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Lethbridge Herald Newspaper Archives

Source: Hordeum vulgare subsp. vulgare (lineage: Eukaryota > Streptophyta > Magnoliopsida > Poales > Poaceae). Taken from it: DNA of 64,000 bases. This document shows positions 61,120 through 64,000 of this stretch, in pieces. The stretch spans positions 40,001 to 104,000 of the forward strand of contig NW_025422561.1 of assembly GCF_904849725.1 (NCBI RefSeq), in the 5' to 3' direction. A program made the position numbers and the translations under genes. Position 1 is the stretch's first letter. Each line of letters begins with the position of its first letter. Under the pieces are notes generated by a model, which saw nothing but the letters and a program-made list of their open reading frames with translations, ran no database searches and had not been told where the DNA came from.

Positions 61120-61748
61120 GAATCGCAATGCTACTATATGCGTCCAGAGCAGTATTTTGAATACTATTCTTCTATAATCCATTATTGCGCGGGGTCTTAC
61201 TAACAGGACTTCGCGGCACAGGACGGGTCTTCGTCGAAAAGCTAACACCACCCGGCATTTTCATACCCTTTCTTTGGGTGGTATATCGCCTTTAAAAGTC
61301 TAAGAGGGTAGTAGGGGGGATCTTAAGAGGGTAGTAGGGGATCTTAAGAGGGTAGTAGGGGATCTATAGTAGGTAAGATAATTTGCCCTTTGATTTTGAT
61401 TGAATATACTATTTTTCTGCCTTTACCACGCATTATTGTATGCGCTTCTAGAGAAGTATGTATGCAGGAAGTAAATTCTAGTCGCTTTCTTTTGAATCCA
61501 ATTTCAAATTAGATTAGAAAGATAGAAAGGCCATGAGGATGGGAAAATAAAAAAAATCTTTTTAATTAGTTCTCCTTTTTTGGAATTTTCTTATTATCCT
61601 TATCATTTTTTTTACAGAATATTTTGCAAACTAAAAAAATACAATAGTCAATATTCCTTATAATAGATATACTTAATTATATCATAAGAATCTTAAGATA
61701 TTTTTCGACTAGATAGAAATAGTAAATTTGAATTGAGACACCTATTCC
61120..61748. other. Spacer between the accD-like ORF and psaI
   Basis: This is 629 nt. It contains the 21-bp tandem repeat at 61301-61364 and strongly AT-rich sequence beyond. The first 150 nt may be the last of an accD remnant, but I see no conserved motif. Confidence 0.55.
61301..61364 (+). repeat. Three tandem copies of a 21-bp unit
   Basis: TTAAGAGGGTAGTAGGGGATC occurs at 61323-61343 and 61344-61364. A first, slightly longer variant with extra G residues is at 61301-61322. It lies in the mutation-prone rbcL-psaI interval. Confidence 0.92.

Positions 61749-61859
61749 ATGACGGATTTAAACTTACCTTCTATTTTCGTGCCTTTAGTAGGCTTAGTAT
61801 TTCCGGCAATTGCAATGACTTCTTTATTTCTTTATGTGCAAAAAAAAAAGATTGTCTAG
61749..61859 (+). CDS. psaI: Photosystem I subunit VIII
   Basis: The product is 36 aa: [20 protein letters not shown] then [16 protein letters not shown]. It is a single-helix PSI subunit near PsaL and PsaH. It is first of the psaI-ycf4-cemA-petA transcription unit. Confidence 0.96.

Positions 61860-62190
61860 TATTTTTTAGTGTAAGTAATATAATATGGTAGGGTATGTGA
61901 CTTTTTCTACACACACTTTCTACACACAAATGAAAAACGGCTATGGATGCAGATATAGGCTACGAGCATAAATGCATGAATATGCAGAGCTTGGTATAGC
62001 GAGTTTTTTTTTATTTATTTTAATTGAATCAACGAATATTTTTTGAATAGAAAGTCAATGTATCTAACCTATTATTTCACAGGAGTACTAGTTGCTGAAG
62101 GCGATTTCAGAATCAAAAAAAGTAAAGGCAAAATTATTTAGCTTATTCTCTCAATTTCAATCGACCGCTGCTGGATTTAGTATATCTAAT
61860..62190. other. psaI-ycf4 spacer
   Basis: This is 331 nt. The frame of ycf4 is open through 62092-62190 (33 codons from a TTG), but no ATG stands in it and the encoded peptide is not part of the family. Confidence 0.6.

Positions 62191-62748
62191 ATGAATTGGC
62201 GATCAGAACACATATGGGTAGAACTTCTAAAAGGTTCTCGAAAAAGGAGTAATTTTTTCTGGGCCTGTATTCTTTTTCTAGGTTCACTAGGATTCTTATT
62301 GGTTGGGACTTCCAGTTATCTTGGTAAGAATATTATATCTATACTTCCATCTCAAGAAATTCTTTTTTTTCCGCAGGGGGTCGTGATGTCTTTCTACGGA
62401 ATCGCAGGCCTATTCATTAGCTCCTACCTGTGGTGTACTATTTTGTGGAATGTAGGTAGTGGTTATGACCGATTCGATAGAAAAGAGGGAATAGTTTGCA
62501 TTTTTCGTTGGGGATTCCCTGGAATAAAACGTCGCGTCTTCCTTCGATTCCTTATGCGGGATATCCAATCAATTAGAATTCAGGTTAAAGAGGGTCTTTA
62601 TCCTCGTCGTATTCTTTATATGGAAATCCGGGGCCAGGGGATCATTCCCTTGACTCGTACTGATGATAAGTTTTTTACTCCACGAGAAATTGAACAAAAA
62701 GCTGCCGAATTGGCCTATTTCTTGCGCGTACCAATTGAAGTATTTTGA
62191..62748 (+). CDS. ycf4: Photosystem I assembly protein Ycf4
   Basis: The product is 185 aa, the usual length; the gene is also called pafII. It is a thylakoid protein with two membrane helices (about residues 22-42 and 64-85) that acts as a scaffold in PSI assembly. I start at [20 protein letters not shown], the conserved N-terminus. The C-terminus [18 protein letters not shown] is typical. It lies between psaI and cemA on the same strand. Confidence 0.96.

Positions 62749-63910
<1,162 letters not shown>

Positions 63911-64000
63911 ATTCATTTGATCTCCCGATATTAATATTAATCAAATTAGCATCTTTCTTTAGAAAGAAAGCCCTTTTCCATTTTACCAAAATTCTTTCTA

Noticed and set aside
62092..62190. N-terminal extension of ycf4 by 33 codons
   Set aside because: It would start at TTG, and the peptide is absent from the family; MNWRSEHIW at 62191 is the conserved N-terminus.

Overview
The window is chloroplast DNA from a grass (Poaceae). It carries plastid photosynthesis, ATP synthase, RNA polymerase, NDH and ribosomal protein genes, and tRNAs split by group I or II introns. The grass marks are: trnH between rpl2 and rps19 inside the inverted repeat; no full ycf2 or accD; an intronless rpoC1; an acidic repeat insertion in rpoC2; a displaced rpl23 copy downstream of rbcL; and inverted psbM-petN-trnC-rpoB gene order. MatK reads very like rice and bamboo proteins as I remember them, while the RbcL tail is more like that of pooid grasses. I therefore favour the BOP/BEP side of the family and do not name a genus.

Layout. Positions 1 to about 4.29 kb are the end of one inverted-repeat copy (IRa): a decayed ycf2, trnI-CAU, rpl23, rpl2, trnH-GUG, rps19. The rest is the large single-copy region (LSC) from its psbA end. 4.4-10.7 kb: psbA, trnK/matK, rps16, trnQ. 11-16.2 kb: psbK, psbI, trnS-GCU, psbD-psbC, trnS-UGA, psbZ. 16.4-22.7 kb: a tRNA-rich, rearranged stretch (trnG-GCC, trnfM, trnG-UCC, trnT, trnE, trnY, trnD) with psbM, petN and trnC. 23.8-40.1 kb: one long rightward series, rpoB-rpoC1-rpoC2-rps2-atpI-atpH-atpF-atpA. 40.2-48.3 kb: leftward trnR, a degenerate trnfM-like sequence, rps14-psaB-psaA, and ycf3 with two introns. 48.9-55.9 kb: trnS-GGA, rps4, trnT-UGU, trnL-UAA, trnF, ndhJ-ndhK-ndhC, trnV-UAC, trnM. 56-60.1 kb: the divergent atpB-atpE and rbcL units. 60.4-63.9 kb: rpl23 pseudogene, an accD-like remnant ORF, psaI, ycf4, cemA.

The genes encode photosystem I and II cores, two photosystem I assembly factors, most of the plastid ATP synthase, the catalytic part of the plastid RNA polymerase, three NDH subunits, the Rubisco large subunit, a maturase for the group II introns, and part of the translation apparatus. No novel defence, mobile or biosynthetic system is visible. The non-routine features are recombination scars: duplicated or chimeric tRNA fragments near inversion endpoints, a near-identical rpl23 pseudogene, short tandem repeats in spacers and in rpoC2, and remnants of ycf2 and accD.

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Lethbridge Herald, The (Newspaper) - May 23, 1972, Lethbridge, Alberta 2 THE IETHBRIDGE HERMD Mtiy 73, 1973 war protest failed to stop Pentagon work oN More than .infi unr demons) ntlor.s ai-resied nl Ihe Monday, but protest organizers failed to produce a croud large enough lo disrupt activity at the giant military office building. The demonstration bnd been billed as nn effort lo blockade the building and prevent work- nrs from rnterinK but only n i quashed Ihn drive nnd routed [imleslers npnianil during Hie remaining demonsi r.itors. the morning rush iimir. More. Ihan '.'.HO were carried Tin- croud massed outside the i away in military buses and ar- building lo about 1-000 rested on disorderly conduct iby noon and nbout too charges, police said. Tiy TlfE ASSOCIATED PRESS Senator George McGovcra of South Dakota seeks a trans- continental presidential pri- ninry donblelieadcr victory in lihode Island and Oregon today lo give him momentum for bis Group plans protest at Medicine Hal EDMONTON group calling itself Uie Suffield Coali- tion is organising a demonstra- tion at Medicine Hat and Suf- ficld on the Canada Day week- end to protest British mililary exercises and defence research. A spokesman fnr the group said a rally is planned July I in Medicine Hal and a demon- stration is to be staged July 2 outside the entrance to the fed- eral defence research facilities near Suffield. 15 miles north- west of Medicine Hal. The Suffield experimental fa- cilities, which include about 1, 000 square miles of grassland, have been used for training ex- ercises by Brilish military for- ces for the last 10 years. The Suffield Coalition objects to this, saying there could be festers locked arms and moved DRAO IMIOTBSTKRS suddenly lo rush lhc Pentagon i Some officers grabbed pro- steps at mitl-aflernoon. [testers by their hair and Officers on h o r s c b a c k dragged them across an asphalt parking lot, witnesses said, but, generally, officers acted v.ilh more restraint. Police used tear gas to dis- perse the crowd, gathered to protest administration policies on the Vietnam war. The protest drew far fewer demonstrators than several pre- vious rallies. One of Uie organiz- ers, Dr. Sidney Peck, attributed California showdown In two weeks with Senator Hubert Humphrey of Minnesota. McGovem wns favored In j an eight man field lo win Rhode Island's 22 delegates to Lhc Democratic national con- vention. Humphrey and Sena- tor Edmund Muskie of Maine, who both appeared in the state last week, are considered his lop rivals. Although McGovem didn't campaign In Rhode Island, a late April poll showed him the leader. In Oregon, Humphrey In ef- fect conceded the contest for 34 convention votes to McGov- ern with a decision to start campaigning for the 271 Cali- fornia delegates. SUM, McGov- ern spent four days trying to geL a big victory over his 10 rivals including Senator Ed- ward M. Kennedy of Mas- sachusetts, placed on the hal- lo' hy Ihe Republican secretary of state over Kennedy's oh- jeclion. RAX ADS FOR WALLACE In both Rhode Islond and Orocnn, suppoi tcrs of the small numbers to the lack of an atmosphere of immediate crisis and fears of a confronta- tion with police. The Pentagon demonstration was sponsored by the Peoples Coalition for Peace and Justice. Alleged hijacker arrested GUATEMALA CITY (Reuler) A man believed to be Die hi- jacker of an Eastern Air Lines Boeing 727 who collected ransom was being held here today by police. Unofficial sources said the man spoke English Acadians plan JL new association GROPPI ARRESTED Antiwar leader Father James Groppi is laken into cuslody by police Monday oulside the Pentagon. He was among demonstrators who allempled lo enter Ihe building shortly after iheir legal permit to demonslrale expired. A number of (AP Wirepholo) shortly olhers were also arrested. Vote favors new labor federation Split in trade union widens Hy DEN'NIS TRUDKAU rnEDERICTOH fCP) Del. cgates toaconferenceof French-speaking New B r u n- swickers voted Monday to sel up a new provincial Franco- phone nssoclntion. Participants In the first gen- eral conference of Acadians agreed that such a body was necessary to defend the Acadian interests In the province, They gave the job of organizing the new group to the National Soci- ety of Acadians, which repre- sents Francophones In all three Maritime provinces. In a tumultuous closing ses- slon delegates refused to vote on additional resolutions that would have defined the associa. lion's alms and suggested possi- ble action It could take. Speakers from the floor said delegates had not had enough time to study the resolutions. The conference voted over- whelmingly to continue talks QUEBEC 'CPl A long-sim-1 tract lor Montreal island opera and Spanish fluently. The U.S. em mcring split within l.he Confed- tions, also drew ire. one-year prison sentence for ontempt of court and remain ration of National T. Jde Un- the hijacker. The sources Fald the alleged Gcorgp. C. Wallace ran i hijacker was being Interrogated sion and radin commercials In I in offices of the judicial police the day before the pri- maries on behalf of the Ala- i bama governor, who i.s in bos- pilal paralysed last week. I In Portland, Ore., Charles C. I Snider, Wallace's national cam- in Guatemala City. X hijacking lasting 21 hours i began May 5 when an armed man hijacked the plane after it took off from Alienlown, Pa. After landing at Washington's paipn director, said Mondav ho I Dulles International Airport. uTecoT for a saving'and collecting Ihe ransom and let- cusasterous eitecis on tne ecot-; -c n-- n._ ,n _________ _rr ogy of Hie area, which It says is one or ihe largest expanses of j defined that as one third of the vole. In Rhode Island. McGov- natural grassland in North Am- erica. They want It converted to a national park and the defence research facilities used for pol-; island lution research. ling the 48 passengers off, the hijacker circled the city for ern supporters said they fear, hours before landing again to 100 Copies plus tax the Wallace drive their candidale. Delegates favoring the win- ning presidential candidate in go to tho convention and he committed lo him for the first ballot, may hurl exchange the rajisom for larger bills. After taking off Irom Wash- inglon for a second time, the plane went to New Orleans where the hijacker exchanged it for another Eastern Air Lines plane when the first aircraft de- veloped trouble in the hydraulic system. Leaving New Orleans, the hi- jacker, who had ordered para- chutes In Washington, said he wanted to go to Belize. British NELSON, B.C. Honduras. He parachuted over California man drowns in B.C. Seltzer, 23, of California drown- Central America. The plane ed when a canoe carrying six later landed safely at Merida, persons overturned in tiie Koot- on Mexico's Yucatan peninsula. enay River, five miles west of here. The five others reached shore safety. What is your suit saying about you? Detailing makes Ihe dilTercnce be- tween fashionable anr] "flashv''. B capped shoulder treatment. A little, ,3. lot-ahead of jis And can be, -u without tvinrwiM. We're working on D In) of ideas nt Society Tsew fnhrics and hut not May out. The tilings remain undumgeil arc our craftsmanship, our linnd tai- loring nnd exclusive detail'; like the cxlia coin pocket bassy in Guatemala City had of- j ei fered a reward for Infor- ions widened dramatically Mon- mation leading to the arrest of day when a majority of more Ihan 1.000 dissident CNTU labor officials voted lo break away from the croup and form a DCW labor federation. At a closed-door meeting, Fup- porters of the CNTU's vice-pres- ident. Paul-Emile Dalpe, treas- urer Jacques Dion and services director Amedee Daigle voled 753 in favor a new group, 2C6 for revamping the CNTU with election of new leaders and 15 for maintaining tho status quo. The officials came from about 270 unions and several of the 11 union federations belonging to tho CXTU. They represent more than members about a third of the CNTU's member- ship. CXTU economist Yvon Valcln said the majority of the union executives at the meeting al- ready have clear mandates from their members to act. "Those who he said, "will he going back lo Iheir lo- cals and asking for ratification of their voles.'' Dissension within the CNTU stems Irom the recent trend to- ward union concern with politi- cal issues and union strategy during labor disputes. MANIFESTO Pl'BUSHED Most of lhc dissidents were ngered by publication of the CNTU Comptons due sur nos propres We Depend Only on Ourselves says lhc capitalist sys- em in Quebec must give way lo socialism. Tho dissidents favor a more traditional form of trade union- ism in which negotiation of working conditions is considered more important than political action. Majiy union nT-mliTs also PIT displeased by calls for civd disobedience from the coin- mon front of public sen-ice un- inns. of which the TNTU Is a member, during last month's I t-rlay walkout. "Hiev rcbjorlc-d In the TXTU's decision lo turn over its mil- lion strike fund to I lie common front for use during ttie strike. financial support of about 400 former Lapalme I Inc. mail Iruci; drivers who lost i (heir jobs in March. when their employer failed lo hid for a renewal of exclusive con- A spokesman for the police said that an official statement would be made today. men's ULJERR In the facing and the Iiand stitched Details, do t.ilt. That's why vc rny so much attention to them. And why people pay attention to lhc man who wears them. SOCIETY BRAND highly of yi, In April, the dissidents crili- free to negotiate collective cizcd Mr. Pepin for "choosing lo accept the risk of violence" agreements in the public serv- ice. in calling on workers lo disobey j CALLS MOVE TRF-ACHEUY emergency legislation ending Tn a statement Sunday from the public sen-ice strike. rjrsainville prison where he is Last week they denounced servjng a one-year term for con- Mr. Pepin for having chosen to---------- go to jail rather than appeal his West Germany's goodwill pacts become law BONN (Reuter) President Gustav Heinemann signed into law today two bills ratifying West Germany's goodwill treat- ies with the Soviet, Union and Poland, a spokesman for the presidency said. The Bonn parliament last week approved ratification of the treaties, which acknowledge post-war European frontiers and the cession of a quarter of pre-war German territory. War veterans pension hike Legion aim REG1NA (CP) -Judge Red- mond Roche of Montreal, re- tiring president of the Royal Canadian Legion, said here an increase in disability pensions to war veterans will continue to be the legion's main, im- mediate goal. The basic pension rate should be 54.550 a year, inslead of the current he told delegates to the Legion's 24lh biennial convention. He said in an Interview later the Canadian government had set a tradition in 1021 of using the lowest salary paid lo feder- al civil servants as the level for pensions. This now was S4, 550. for government cleaning staff, yet basic pensions wore' public service employ- almost less. ecs. tempt of court, CNTU President Marcel Pepin denounced the "treachery within our ranks" and called for "counter mea- sures" against the three dissi- dent leaders. Fernand Daoust, secretary- general of the Quebec Federa- tion of Labor and chief spokes- man for the public service com- mon front headed by Mr. Pepin and two other jailed presidents, warned there could be a relurn lo labor disruptions "if it begins to look like we have teen be- trayed and if the union leaders are nol freed under acceplable condilions." The May 9 jailing of Mr. Pepin. QFL President Louis La- hergc and Yvon Charbonneau of the Quebec Teachers Corp. sparked province-wide illegal strikes and demonstrations. They ended last Wednesday after a call from the common front for n return to work as Labor Minister Jean Cournoyer, newly appointed lo Ihe civil service post, indicated he wanted to resume negotiations for new contracts for some and voting on the Iota! level and send Ihe results lo the rvSA by July I In workshop sessions earlier Monday, delegates voted 381 to 12 In favor of Ihe association. The decision on the new body came after the delegates spent three days discussing ceo- nomic, cultural and polilical is- sues facing New Brunswick's Francophones. lleclor Cormier, admlnklra- tive secretary of the NSA, said later, "the conference was as successful as it could have- been." ACCEPTED MANDATE In an interview Monday night, he said the NSA's board of directors had accepted the man- date given it by the conference to lay the groundwork for tha provincial association. Mr. Cor- mier said it would probably take a year to set up the new body. Monday afternoon, delegates cheered and applauded when Secretary of Stale Gerard Felle- licr addressed, the closing ses- sions. He told the conference that isolation is the biggest threal lo linguistic minorities and urged them to abolish all traces of isolation. Mr. Pelletler told B news con- ference later that the CBC and tho Canadian Radio-Television Commission are giving top priority to extending French- language radio and television service to those parts of the province not ycl covered by the existing slations in Moncton. Demands for extended French-language services and more local affairs programming were among the 150 resolutions voted on at the conference, held on the University of New Bruns- wick campus. GENERAL PRESENTS THE Weather and road report Prisoners IDCfCmEn's IKt blUERR Man. ffPl About li'i inmales nf Ifc-arl- incloy pmviminl Mondavi bai l leaded llu-inselves in a ceil I l.liK-k lor five hours belme giv- ilif! up jicacclully lo it IK'Ml' mi !hr i-ninlilinn 1111 lie laid. The men thorn- solves in Iho remand seehon of (lie jail aflor nuards had mnvod in lo break up n fir-hi, hr-iwren inmates. Thr- nc-n wnvkod furnishings and slarled a small f '.I..i I ic.i i: f; -r. by. The piilicr iihic.'rs- moved Ui ililil [In- si-Minn ttilll llii'hl i 'J ilii-lii and drawn aller la> iunl Iniik tj I Ihn Lions Club of Lethbridge 18th Town Country CASH PLAY AT HOME NEWSPAPER BLACKOUT BSNGO PLUS 4 PRIZES CASH EACH Here's How You Can Win! THE PRIZE Tho first card wilh nil covered (blackouI) will receive (he grand prize of In the easa of more than one blqckoul Ihe wincn may "play- of" or split Ihe priio. THE BONUS PRIZE O S50 for Ihe first "L" Down the "B" row and across iho bottom S50 for the firsr "X" From corner to corner through (Ho centra 550 for tho firs! "H" Down the "B" row, down ihn "0" row ond across Ilio ccnlri G50 for first "Square" nil numb-rs filled c'own "B" row. 'down the "0" row, across Ihe top row, across the bottom row Thp bonus prizes will bo awarded lo the first correct cnrds according lo Ihe rotation of numbers colled in iho cose of lies, prizes will bo split, (lonus prizo win- nt-rs will have their cnrds refunded to them to continue playing for the -51000 blackout bingo. CARDS ONLY EACH ow nnd Hurc cire rile numbers lo B-4, 1-18, 1-25, N-38, O-66 N-43, G-58, G-56, O-72 N-32, B-l, B-5, O-71, THIS WEEK'S NUMBERS: G-55, O-64, 1.17, G-60, 1-24, O-74, B-7, N-40, G-54 t'-'', r i SUNRISE WBDNESDAY SL'.NSET H L Pre 67 51 CO 43 73 49 .17 63 36 .14 B3 34 58 30 .01 67 43 71 46 59 45 67 42 61 31 70 4G 58 46 77 45 71 -15 .08 85 61 .02 43 EO 53 76 51 3G 36 .31 67 43 62 40 37 59 tcthliridge Pincher Creek Medicine Hat Edmonton..... Grande Prairie Banff......... Coronation Calgary Victoria PenUcton...... Prince George Kamloops Vancouver Saskatoon...... Rcgina....... Winnipeg Toronto....... Ottawa....... Montreal St. John's...... Halifax....... Charlottetovn Fredericton Chicago....... N'cw York..... Miami........ I Los Angeles i Las Vegas..... j Phoenix....... Honolulu Rome........ Paris 57 81 79 54 3G 7.1 94 63 85 60 87 60 (15 70 70 48 75 55 London.........64 52 Berlin ...........77 43 Amsterdam 77 55 Moscow ..........77 57 Stockholm....... 54 46 Tokyo.......'. 54 52 FORECAST I.cllihridge, Medicine llaf. Calgary Today: Cloudy pe- riods clearing by noon. gusly aloug foothills. (oclay and Wednesday 65-70. Lows tonight in Hie mid Wednesday: Sunny. Cohimhia, Koolpnay To- day and Wednesday: Cloudy with sunny periods. Isolated showers. Highs today nnd Wed- nesday low 60s. Lows louighl 40 to 45. MONTANA East of Continental Divide- Partly cloudy with widely scat- lercd aflernoon and evening showers today and Wednesday. I A little cooler In the east. Hiphs i both days mostly 60s. Lows al nighl 35 lo 45, I West of Continental Divide- Partly cloudy today and tonight with widely scattered showers. Showers becoming more nu- merous Wednesday. Lillle lem- peratui-e change. Highs hotli days 55 to 65. Lows at night 35 to 45. GEHL FORAGE HARVESTER And DALMAN STACKMOVER DEMONSTRATION Friday, May p.m. Across from Boulton Dcriry on Jail Farm Properly By Ken Dickson of General Farm Supplies and Factory Personnel GENERAL FARM SUPPLIES Cauttt Phone 328-1141 OI'l-'K'lAl. AS OF A.M TODAY Ol' A.MA All liiKlittays In lha Ilighuay fi bridge district am bare nnd lo Dei Hnniia dry. Ilighuay I Trans Canada Ifipliwaj. barr nnd drj-. Tlicrc are per cent load- Ing reslriclions on Iho follow- ing lliPhwavs: .'-iy from 12 mile'; SiH-ondary rnad from Iliph way 2 to Iho Helly liiver Undgo near Soeomhiry road from three miles north of to 10 mi'es norlh of Fnremosl. j 4 lo Ktiremnsl nnd from one WHEN YOU HAVE A WINNING CARD Phono 327-8670 irnmoilmtHy I'RCCUDS TOWARDS I IONS flNHNNIAI I'ARK, AND O1III.R COMMUNITY fROJICl.S l Kin. ih of Miinylicrries. Foremost lo Car.l 2 nt lt.ii. II' .111 from lo tho i aion of lliRlnvny 1. 1'OHTS CIF ENTRY (Opi-nlnc nnd rinsing Tlim-si: fonlls Jl hours; Tarway 7 a.m. lo in p m.: Ibl linniia fi a m. lo 0 p m llmisi'vdlc, n.c. II a.m. In S p.m II. c. :'l Ivmrs. J'ovlhill ll.Udls fi a m lo mirinifilil. Chief Mmmuin eloMvl. Wildhnrjc, 8 In S p m, ;